The singing and rhyming activities for the 2013 Chatterbox Challenge: Mad Chatter’s Tea Party with Humf have been developed by I CAN speech and language therapists and teachers. Lesson plans, which include Humf and his friends in the activities and illustrations, link to key aspects of the new Early Years Foundation Stage including Communication and Language, Physical Development, and Personal, Social and Emotional Development. All the activities are aimed at supporting and developing children’s speech and language skills.

Being involved with the Chatterbox Challenge: Mad Chatter’s Tea Party with Humf encourages children to think about communication, whilst helping support those who find talking and understanding difficult.

Chatterbox Challenge week is 1st – 8th March 2013 and most groups will be holding their Tea Party with Humf during this week, though groups can actually take part at any time during 2013.

To register and get involved in this year’s Chatterbox Challenge: Mad Chatter’s Tea Party with Humf, go to

There’s a Spider on the Floor – Fun with Rhyme


My 2 year old is just beginning to get the hang of rhyme and we often have fun at the dinner table making up rhymes for words. This morning at breakfast the girls found a plastic spider and I remembered a song that I used to sing with the children at nursery.

There’s a spider on the floor, on the floor
There’s a spider on the floor, on the floor
There’s a spider on the floor and it wasn’t there before
There’s a spider on the floor on the floor.

The children then choose where the spider should go next.  My 7 year old chose her head and rhymed it with bed.  This was a bit advanced for my 2 year old but she enjoyed choosing parts of the body – it was a great fun activity,  that they could both join in with at their own level and engaged them for about 10 minutes.  They liked it when I made up funny verses e.g. There’s a spider on my knee please don’t fall in my cup of tea.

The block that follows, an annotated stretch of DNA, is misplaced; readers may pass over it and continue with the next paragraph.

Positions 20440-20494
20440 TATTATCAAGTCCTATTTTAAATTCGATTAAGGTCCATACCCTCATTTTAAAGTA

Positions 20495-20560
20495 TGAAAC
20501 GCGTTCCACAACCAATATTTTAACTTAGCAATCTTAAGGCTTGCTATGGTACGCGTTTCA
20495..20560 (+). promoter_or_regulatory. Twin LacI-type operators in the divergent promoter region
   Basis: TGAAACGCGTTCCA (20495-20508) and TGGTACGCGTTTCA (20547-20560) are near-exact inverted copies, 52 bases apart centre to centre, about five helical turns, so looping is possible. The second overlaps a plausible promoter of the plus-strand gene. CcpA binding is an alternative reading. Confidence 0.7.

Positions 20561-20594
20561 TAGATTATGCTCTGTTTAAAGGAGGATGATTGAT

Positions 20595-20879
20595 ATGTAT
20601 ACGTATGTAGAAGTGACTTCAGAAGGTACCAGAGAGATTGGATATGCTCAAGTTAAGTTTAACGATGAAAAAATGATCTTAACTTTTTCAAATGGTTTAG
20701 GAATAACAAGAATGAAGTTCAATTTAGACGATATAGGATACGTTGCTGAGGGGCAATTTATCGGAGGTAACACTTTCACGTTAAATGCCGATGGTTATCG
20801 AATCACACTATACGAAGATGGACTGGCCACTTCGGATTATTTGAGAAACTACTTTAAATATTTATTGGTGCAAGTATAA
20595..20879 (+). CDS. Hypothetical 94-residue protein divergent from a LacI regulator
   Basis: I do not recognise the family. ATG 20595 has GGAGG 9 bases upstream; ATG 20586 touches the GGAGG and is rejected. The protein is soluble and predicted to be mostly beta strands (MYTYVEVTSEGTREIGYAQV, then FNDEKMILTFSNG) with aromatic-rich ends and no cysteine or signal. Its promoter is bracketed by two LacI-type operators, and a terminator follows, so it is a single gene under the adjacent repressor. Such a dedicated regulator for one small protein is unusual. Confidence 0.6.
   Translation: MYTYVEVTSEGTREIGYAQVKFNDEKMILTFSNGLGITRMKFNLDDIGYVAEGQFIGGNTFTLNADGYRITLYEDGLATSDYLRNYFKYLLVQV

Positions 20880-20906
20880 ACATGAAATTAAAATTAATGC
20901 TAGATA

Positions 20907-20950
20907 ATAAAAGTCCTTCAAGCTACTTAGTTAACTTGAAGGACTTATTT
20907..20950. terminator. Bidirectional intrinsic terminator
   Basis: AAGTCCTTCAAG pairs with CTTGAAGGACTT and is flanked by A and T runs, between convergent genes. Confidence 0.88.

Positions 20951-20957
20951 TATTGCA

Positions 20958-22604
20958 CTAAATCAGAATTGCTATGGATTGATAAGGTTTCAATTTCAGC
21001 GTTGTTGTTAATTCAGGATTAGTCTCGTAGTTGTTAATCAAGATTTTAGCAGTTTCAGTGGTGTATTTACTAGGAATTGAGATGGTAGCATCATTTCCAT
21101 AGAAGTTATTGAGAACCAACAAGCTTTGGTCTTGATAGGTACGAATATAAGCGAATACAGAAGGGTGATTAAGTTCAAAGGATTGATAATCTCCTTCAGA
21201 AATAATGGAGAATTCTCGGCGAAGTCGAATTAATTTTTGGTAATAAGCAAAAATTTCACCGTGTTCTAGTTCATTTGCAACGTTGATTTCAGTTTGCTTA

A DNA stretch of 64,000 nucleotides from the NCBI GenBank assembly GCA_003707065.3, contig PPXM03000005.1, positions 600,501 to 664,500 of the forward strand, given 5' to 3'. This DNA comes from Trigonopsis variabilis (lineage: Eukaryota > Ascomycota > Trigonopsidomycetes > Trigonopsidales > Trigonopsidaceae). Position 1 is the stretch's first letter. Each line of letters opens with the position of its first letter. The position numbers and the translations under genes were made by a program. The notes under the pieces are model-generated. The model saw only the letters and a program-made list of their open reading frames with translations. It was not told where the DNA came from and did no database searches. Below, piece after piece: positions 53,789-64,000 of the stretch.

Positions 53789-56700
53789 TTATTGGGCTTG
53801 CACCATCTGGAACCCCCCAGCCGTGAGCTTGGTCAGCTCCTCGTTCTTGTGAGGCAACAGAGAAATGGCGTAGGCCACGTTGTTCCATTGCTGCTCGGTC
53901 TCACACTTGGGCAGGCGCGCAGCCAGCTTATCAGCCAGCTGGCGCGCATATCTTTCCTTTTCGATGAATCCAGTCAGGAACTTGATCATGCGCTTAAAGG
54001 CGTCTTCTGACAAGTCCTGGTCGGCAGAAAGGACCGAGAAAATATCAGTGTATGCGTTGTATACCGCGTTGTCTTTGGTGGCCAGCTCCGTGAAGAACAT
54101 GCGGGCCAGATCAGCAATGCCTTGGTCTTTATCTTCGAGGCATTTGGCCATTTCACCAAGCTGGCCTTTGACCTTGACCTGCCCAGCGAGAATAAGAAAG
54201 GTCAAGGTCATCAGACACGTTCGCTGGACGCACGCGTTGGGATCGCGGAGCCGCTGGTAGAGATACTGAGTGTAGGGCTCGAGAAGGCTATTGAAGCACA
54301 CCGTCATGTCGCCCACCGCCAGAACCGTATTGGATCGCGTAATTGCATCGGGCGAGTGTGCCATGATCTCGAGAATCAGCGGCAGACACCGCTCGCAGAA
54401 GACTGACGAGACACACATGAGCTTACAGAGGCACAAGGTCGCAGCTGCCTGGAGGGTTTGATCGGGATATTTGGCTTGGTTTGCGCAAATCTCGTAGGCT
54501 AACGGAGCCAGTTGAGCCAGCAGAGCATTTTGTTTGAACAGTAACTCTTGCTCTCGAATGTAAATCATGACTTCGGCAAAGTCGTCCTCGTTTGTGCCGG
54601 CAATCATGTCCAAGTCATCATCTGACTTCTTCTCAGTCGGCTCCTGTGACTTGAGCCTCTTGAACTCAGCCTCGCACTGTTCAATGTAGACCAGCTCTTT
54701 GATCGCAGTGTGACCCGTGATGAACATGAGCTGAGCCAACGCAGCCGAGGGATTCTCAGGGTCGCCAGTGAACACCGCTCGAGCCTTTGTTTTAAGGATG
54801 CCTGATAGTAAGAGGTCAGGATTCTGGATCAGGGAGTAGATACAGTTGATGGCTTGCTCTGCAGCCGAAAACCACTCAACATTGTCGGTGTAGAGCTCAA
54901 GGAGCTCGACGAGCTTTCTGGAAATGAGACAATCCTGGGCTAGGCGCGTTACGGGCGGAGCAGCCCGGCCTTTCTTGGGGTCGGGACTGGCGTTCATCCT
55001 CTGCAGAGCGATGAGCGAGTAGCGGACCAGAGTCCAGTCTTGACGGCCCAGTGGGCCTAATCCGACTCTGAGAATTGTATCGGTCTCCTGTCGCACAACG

Fun like this reminds me of the reasons I like to sit with the kids at mealtimes.

World Poetry Day – Musings on Poetry and Some to Share


There has been a lot of discussion in recent weeks amongst mummy bloggers  as to whether or not we would be prepared to share poetry that we had written as teenagers.  The general concensus was ‘no way, it is far too personal and embarrassing’.  When I joined the discussion, I had just found my book of poetry from my teenage years and started to read it.  I agree that much of it is very naive, about love and loss of love and the desperate nature of teenage romances.  However, some of it is about other issues.  It shows the common beliefs that you hold when you are young , a sense of injustice and the hope that you will change the world some day.    I wrote lots of poetry as a teenager , helping to frame my thoughts and work through issues.  As an adult I write them less frequently, usually when I am unhappy and still find it therapeutic.